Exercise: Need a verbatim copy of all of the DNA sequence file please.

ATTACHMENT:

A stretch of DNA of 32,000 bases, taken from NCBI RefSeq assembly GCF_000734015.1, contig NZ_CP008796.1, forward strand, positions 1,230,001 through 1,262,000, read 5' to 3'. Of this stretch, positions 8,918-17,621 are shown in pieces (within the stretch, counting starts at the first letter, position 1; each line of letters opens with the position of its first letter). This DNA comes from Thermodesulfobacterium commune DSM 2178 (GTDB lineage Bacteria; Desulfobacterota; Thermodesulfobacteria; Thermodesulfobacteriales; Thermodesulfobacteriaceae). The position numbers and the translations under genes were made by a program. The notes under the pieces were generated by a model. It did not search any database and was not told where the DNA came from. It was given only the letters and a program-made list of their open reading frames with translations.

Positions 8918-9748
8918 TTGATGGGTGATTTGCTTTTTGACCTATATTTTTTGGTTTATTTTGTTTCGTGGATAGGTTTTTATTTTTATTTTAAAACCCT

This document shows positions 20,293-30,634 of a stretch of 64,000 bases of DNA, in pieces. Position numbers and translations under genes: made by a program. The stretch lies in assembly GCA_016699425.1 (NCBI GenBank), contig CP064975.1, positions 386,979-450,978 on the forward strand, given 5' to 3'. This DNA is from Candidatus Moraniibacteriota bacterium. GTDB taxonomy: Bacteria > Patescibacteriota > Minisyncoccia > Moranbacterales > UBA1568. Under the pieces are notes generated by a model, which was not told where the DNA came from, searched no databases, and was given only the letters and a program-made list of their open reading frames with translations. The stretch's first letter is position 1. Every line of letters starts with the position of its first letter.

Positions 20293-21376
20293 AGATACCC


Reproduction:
A stretch of DNA of 32,000 bases, taken from NCBI RefSeq assembly GCF_000734015.1, contig NZ_CP008796.1, forward strand, positions 1,230,001 through 1,262,000, read 5' to 3'. Of this stretch, positions 8,918-17,621 are shown in pieces (within the stretch, counting starts at the first letter, position 1; each line of letters opens with the position of its first letter). This DNA comes from Thermodesulfobacterium commune DSM 2178 (GTDB lineage Bacteria; Desulfobacterota; Thermodesulfobacteria; Thermodesulfobacteriales; Thermodesulfobacteriaceae). The position numbers and the translations under genes were made by a program. The notes under the pieces were generated by a model. It did not search any database and was not told where the DNA came from. It was given only the letters and a program-made list of their open reading frames with translations.

Positions 8918-9748
8918 TTGATGGGTGATTTGCTTTTTGACCTATATTTTTTGGTTTATTTTGTTTCGTGGATAGGTTTTTATTTTTATTTTAAAACCCT

This document shows positions 20,293-30,634 of a stretch of 64,000 bases of DNA, in pieces. Position numbers and translations under genes: made by a program. The stretch lies in assembly GCA_016699425.1 (NCBI GenBank), contig CP064975.1, positions 386,979-450,978 on the forward strand, given 5' to 3'. This DNA is from Candidatus Moraniibacteriota bacterium. GTDB taxonomy: Bacteria > Patescibacteriota > Minisyncoccia > Moranbacterales > UBA1568. Under the pieces are notes generated by a model, which was not told where the DNA came from, searched no databases, and was given only the letters and a program-made list of their open reading frames with translations. The stretch's first letter is position 1. Every line of letters starts with the position of its first letter.

Positions 20293-21376
20293 AGATACCC